JD.com is the largest e-commerce company in China. In Communist China, it’s not enough for large companies like JD.com to be profitable — they must serve the goals of the Communist Party and benefit the country as a whole. For The New Yorker, details the clever ways that the company uses rural villages’ existing social networks to recruit new customers and employees, which has allowed it to improve Chinese life and possibly help slow the exodus to cities by giving villagers an incentive to remain in the countryside.

For the country’s leading tycoons, keeping in the government’s good graces is a well-established habit. During our conversation, Liu repeatedly spoke of company strategy in terms of deeper ambitions for the country as a whole, framing economic advancement as a civic virtue. A thirty-year economic miracle was not enough in itself, he said; one also had to “lead society in the right direction and bring in positive energy.” “Positive energy” is a phrase much used by President Xi Jinping, and my conversation with Liu took place less than two weeks after the Chinese Communist Party’s Nineteenth National Congress, which had signaled a tightening of Xi’s grip on the country. It has become evident that, compared with his predecessors Hu Jintao and Jiang Zemin, Xi demands more direct and explicit fealty from corporate titans. Recently, he stipulated that all publicly listed companies must establish a Party branch in the workplace.

Ryan Manuel, a political scientist at the University of Hong Kong, told me that, until recently, there was a cautious symbiosis between the government and Chinese tech giants, an outgrowth of forms of Internet supervision dating back to the early nineties, when the Web first came to China. But Xi, Manuel said, is now “putting the onus of censorship on the companies themselves, and dealing with them the way he managed his anti-corruption campaign.” The message is clear: as long as executives follow the Party line and police their own organizations, companies will be given permission to thrive, and championed as evidence of China’s soft power. But if there are transgressions the Party will target company leaders, even people as famous as Liu or Alibaba’s founder, Jack Ma—or Wu Xiaohui, the billionaire C.E.O. of Anbang, one of the largest insurers in the country, who, in May, was sentenced to eighteen years in prison after being convicted of fraud and embezzlement. Manuel said that, in such cases, the charges are frequently opaque—“corruption,” “ideological failings”—but the fates of the company and of its top executives are sealed.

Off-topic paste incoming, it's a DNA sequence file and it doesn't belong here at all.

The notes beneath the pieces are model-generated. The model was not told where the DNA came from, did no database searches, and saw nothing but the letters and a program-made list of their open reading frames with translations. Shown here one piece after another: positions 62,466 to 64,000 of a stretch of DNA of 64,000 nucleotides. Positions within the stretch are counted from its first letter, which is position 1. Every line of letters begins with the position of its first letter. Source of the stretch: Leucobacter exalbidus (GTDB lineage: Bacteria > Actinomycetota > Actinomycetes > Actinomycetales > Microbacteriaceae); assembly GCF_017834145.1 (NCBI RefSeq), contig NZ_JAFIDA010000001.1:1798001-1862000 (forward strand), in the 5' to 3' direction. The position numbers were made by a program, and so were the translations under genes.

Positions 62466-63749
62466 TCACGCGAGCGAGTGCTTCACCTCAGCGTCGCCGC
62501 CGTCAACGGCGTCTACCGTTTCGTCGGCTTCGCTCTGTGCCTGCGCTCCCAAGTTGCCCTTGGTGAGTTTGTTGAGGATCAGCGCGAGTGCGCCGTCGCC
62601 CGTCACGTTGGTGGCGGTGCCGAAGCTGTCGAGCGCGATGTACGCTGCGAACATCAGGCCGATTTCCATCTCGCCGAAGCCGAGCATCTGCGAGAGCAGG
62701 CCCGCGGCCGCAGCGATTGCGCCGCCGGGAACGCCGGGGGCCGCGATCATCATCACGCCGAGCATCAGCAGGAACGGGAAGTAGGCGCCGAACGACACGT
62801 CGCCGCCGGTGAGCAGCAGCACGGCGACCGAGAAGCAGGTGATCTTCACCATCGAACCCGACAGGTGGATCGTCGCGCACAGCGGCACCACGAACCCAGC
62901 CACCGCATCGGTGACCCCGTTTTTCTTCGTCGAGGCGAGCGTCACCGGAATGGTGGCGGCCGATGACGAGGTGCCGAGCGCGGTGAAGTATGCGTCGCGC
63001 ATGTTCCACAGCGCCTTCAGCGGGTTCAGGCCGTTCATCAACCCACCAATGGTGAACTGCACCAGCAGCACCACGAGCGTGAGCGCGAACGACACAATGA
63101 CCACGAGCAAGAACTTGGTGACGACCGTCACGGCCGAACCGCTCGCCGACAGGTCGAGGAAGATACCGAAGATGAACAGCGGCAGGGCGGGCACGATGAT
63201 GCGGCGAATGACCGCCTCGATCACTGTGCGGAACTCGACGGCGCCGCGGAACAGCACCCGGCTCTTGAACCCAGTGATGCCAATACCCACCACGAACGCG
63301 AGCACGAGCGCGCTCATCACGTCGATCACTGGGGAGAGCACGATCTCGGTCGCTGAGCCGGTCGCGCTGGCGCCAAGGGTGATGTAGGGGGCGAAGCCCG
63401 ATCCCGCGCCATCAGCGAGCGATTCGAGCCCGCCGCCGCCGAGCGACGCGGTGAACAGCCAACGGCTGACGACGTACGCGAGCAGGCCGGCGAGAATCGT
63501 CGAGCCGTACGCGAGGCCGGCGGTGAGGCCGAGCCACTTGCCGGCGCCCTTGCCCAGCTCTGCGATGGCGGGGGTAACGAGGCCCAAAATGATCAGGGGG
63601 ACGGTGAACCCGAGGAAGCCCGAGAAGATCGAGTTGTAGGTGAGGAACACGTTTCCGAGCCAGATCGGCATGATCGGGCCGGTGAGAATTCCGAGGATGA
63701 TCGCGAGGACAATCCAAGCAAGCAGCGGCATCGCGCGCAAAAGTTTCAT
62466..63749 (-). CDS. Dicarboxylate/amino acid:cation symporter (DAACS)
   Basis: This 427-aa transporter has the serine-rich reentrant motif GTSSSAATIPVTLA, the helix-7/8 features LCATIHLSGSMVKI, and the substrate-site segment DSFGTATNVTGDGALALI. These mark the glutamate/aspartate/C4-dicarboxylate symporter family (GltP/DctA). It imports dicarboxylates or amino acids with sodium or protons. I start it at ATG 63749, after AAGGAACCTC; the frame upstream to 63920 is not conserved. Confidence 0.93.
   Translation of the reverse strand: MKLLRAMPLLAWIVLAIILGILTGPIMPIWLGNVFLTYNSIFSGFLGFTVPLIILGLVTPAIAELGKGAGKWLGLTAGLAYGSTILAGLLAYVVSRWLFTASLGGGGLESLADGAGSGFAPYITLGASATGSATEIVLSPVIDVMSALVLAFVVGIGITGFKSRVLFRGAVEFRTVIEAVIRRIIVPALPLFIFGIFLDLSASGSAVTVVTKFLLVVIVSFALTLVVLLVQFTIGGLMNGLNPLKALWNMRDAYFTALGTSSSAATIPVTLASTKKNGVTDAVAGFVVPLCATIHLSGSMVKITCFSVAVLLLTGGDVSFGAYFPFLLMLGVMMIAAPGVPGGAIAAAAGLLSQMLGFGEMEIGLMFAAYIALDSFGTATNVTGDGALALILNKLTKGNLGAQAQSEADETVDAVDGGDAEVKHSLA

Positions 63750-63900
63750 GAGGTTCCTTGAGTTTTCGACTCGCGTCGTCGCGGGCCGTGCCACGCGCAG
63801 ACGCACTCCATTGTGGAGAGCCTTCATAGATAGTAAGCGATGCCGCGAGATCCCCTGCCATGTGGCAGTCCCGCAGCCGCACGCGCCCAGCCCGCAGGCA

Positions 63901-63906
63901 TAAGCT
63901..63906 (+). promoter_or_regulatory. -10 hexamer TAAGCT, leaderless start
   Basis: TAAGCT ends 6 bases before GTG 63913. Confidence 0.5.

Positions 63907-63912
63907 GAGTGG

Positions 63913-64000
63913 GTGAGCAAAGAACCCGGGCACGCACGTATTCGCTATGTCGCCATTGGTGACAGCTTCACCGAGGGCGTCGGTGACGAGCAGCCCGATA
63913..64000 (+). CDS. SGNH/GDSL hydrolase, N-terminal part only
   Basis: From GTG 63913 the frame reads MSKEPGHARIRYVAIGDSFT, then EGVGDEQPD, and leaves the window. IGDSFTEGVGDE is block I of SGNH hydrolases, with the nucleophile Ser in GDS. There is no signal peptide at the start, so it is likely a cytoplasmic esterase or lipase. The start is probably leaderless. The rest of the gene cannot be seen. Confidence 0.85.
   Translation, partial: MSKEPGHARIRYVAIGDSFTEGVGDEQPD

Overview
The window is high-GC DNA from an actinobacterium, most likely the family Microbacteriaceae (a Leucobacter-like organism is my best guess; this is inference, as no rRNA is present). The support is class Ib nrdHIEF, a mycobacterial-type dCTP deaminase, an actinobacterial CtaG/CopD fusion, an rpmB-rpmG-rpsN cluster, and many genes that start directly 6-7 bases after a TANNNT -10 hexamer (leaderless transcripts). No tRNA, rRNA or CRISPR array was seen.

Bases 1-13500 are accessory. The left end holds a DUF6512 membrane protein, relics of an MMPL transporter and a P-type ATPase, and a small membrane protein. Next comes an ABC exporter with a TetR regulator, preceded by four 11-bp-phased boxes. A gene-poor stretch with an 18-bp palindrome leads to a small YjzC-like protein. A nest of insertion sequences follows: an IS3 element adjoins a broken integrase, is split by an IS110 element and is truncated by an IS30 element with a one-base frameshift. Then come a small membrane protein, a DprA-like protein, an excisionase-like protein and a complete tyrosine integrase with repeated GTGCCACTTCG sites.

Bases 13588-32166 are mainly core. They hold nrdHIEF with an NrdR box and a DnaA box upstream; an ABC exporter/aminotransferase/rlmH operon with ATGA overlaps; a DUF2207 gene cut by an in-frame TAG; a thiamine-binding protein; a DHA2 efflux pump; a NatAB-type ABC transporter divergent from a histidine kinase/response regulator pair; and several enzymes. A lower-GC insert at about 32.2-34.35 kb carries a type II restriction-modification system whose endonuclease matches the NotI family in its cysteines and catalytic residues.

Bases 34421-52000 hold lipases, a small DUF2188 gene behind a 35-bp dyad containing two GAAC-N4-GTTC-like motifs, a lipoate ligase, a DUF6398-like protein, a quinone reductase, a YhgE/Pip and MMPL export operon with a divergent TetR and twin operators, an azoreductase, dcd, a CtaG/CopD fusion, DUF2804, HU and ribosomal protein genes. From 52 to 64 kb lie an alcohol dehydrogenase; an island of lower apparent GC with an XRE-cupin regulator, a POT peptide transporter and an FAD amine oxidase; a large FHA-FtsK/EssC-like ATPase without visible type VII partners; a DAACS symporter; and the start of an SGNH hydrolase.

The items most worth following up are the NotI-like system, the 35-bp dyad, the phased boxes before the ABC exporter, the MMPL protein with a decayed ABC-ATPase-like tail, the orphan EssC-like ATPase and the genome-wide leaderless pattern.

As a result, the recent public utterances of business leaders have displayed a new caution, coupled with an extravagant eagerness to demonstrate loyalty to the Party. A couple of weeks after I met Liu, he was named the head of a poor village south of Beijing, and he quickly unveiled a five-year plan to increase its wealth tenfold. Last year, he made a remarkable announcement on TV. “Our country can realize the dream of Communism in our generation,” he said. “All companies will belong to the state.”

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